To-do lists are incredibly popular, particularly amongst the productivity-obsessed set. And they’re popular with us too – because we’ve used them to (finally!) retire timesheets from our studio management software.
But why, after thousands of years, do people still love to-do lists so much? Why are we so productivity obsessed? And how can to-do lists replace timesheets?
To explore these topics, we’re going to start by heading back in time…
To do: fly a kite in a thunderstorm.
Benjamin Franklin was many things: a printmaker, a political theorist, a scientist, an inventor, a diplomat, and, oh yeah, one of the Founding Fathers of the United States of America. That’s a whole lot to get done in a lifetime.
So how did someone crazy enough to fly an iron rod up into the sky on a kite in a raging thunderstorm stay organised enough to help birth a nation? You guessed it: a to-do list.
He not only wrote up a list of tasks to achieve for each day, he also matched each one to what he called ‘virtues‘: life goals or ideal ways of living (like ‘order’ or ‘frugality’) that could be worked towards with each action.
Making infinity comprehensible.
The commitment and philosophical approach that Franklin brought to his to-do lists might sound extreme at first blush, but it actually lines up perfectly with novelist and philosopher Umberto Eco’s belief that “the list is the origin of culture.”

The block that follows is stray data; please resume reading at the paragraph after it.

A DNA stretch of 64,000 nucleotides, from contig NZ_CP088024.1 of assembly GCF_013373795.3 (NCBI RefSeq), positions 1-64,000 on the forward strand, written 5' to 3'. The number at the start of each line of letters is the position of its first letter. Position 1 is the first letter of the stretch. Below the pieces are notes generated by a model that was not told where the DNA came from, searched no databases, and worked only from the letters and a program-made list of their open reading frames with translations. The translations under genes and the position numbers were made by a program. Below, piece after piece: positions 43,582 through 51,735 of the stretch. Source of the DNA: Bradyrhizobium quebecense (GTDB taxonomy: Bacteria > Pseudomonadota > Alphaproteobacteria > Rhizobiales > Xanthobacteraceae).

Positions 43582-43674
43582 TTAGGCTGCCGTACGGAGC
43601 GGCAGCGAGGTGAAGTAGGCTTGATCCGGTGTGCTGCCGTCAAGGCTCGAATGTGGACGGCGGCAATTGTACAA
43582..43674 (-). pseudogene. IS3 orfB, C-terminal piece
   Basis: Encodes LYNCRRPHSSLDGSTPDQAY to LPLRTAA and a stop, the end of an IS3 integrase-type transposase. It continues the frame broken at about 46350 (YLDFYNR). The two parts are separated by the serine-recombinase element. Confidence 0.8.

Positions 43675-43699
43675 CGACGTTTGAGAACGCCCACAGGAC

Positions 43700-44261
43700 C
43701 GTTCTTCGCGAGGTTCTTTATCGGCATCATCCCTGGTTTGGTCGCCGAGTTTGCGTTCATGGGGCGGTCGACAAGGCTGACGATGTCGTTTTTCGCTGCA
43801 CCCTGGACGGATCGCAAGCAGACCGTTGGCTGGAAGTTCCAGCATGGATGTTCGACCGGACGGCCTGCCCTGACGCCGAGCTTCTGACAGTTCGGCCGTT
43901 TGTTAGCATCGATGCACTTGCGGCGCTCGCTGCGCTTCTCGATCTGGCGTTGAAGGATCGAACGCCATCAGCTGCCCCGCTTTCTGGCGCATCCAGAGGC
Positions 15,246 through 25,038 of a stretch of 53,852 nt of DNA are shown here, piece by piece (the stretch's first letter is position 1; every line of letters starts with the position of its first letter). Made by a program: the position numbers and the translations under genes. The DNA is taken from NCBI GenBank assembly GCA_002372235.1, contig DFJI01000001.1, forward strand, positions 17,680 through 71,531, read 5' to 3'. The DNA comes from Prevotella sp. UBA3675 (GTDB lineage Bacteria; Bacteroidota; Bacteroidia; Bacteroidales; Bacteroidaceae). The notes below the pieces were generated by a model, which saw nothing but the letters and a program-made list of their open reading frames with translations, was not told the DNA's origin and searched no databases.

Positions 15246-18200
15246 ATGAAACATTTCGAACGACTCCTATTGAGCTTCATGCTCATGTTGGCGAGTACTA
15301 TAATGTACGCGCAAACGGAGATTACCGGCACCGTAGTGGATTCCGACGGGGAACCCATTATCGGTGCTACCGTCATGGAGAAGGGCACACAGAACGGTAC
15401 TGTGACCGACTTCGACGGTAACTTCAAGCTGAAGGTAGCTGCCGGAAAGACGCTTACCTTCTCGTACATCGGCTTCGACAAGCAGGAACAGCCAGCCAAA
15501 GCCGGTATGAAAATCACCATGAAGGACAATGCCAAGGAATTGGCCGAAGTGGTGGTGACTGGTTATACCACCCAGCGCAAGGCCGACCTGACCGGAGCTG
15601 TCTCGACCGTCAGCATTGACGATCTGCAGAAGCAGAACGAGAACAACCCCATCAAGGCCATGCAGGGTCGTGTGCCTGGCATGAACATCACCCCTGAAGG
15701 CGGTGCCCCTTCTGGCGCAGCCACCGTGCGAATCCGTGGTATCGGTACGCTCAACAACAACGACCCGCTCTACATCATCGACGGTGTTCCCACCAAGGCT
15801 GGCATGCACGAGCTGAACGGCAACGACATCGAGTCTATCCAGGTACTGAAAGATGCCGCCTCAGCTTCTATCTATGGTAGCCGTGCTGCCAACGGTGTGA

In an interview with German news magazine Der Spiegel, Eco said: “[The list] is part of the history of art and literature. What does culture want? To make infinity comprehensible. It also wants to create order — not always, but often. And how, as a human being, does one face infinity? How does one attempt to grasp the incomprehensible? Through lists, through catalogs, through collections in museums and through encyclopedias and dictionaries.”
So, just like Benjamin Franklin, we all try to make infinity comprehensible through lists. But why…?
Planning on the brain.
Have you ever felt an intrusive nagging in the back of your head, periodically urging you to remember to complete unfinished tasks and get working on unmet goals? Psychologists call this ‘the Zeigarnik effect’ – and it’s the same function of your brain that plays a song over and over in your head to try and ‘complete’ it after you hear only a small fragment of it.
You might think, like many psychologists used to, that experiencing the Zeigarnik effect meant your unconscious was attempting to work through problems itself, and you’re getting flashes of this process. But the truth is much more interesting.
The Zeigarnik effect is actually the evidence of your brain trying to distribute the workload of reaching your goals between the conscious and unconscious parts of your brain. Your unconscious brain has desires, but has to remind your conscious brain to do something it can’t – make a plan. Once you have locked down the specifics of how and when you’ll be achieving your goal, the Zeigarnik effect fades away – because your unconscious brain is satisfied that the goal will be achieved.
Here, then, we see why to-do lists have remained so popular – they provide us relief from the Zeigarnik effect, and free our unconscious to consider other things. As productivity expert David Allen says, to-do lists allow us to “use [our] mind to think about things, rather than think of them. You want to be adding value as you think about projects and people, not simply reminding yourself they exist.”
Now that we’ve talked about why to-do lists are so popular, in our next blog we’ll go a level deeper – and find out why we get so much joy out of productivity.